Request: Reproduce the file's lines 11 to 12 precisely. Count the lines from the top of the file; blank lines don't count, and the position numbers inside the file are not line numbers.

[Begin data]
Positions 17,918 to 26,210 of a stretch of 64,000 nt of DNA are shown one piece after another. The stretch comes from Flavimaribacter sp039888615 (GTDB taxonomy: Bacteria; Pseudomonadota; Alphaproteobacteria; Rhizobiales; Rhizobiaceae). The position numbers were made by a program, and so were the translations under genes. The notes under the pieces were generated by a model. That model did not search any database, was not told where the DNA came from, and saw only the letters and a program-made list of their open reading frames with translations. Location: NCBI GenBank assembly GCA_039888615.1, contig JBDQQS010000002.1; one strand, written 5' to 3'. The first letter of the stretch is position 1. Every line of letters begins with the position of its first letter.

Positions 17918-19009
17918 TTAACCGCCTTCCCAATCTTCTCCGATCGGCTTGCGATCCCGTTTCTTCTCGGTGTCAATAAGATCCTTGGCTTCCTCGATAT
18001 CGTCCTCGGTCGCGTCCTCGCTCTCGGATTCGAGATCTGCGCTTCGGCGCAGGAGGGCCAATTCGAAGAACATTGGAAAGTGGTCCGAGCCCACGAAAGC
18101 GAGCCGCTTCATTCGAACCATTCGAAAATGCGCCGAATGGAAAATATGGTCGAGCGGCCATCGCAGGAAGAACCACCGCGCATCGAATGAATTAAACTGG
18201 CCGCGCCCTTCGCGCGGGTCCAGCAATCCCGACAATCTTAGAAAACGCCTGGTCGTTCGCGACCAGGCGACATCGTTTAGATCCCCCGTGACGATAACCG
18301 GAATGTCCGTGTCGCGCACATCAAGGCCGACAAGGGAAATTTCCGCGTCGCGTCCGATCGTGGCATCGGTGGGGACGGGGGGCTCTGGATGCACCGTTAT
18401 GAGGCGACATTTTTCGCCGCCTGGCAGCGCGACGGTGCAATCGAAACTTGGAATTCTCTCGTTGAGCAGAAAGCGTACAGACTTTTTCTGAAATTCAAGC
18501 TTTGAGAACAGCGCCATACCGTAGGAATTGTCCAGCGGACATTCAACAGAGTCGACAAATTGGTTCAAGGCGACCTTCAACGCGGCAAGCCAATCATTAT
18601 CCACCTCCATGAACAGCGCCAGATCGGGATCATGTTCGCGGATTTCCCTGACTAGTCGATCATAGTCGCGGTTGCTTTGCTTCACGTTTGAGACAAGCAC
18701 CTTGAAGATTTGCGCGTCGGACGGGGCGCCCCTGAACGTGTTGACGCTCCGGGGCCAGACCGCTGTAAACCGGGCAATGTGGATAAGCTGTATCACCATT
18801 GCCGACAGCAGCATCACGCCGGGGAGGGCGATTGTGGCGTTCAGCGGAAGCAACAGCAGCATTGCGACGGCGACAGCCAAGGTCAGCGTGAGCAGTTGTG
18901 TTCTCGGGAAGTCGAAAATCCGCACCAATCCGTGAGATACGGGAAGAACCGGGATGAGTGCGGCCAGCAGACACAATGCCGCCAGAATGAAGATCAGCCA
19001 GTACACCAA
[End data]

18701 CTTGAAGATTTGCGCGTCGGACGGGGCGCCCCTGAACGTGTTGACGCTCCGGGGCCAGACCGCTGTAAACCGGGCAATGTGGATAAGCTGTATCACCATT
18801 GCCGACAGCAGCATCACGCCGGGGAGGGCGATTGTGGCGTTCAGCGGAAGCAACAGCAGCATTGCGACGGCGACAGCCAAGGTCAGCGTGAGCAGTTGTG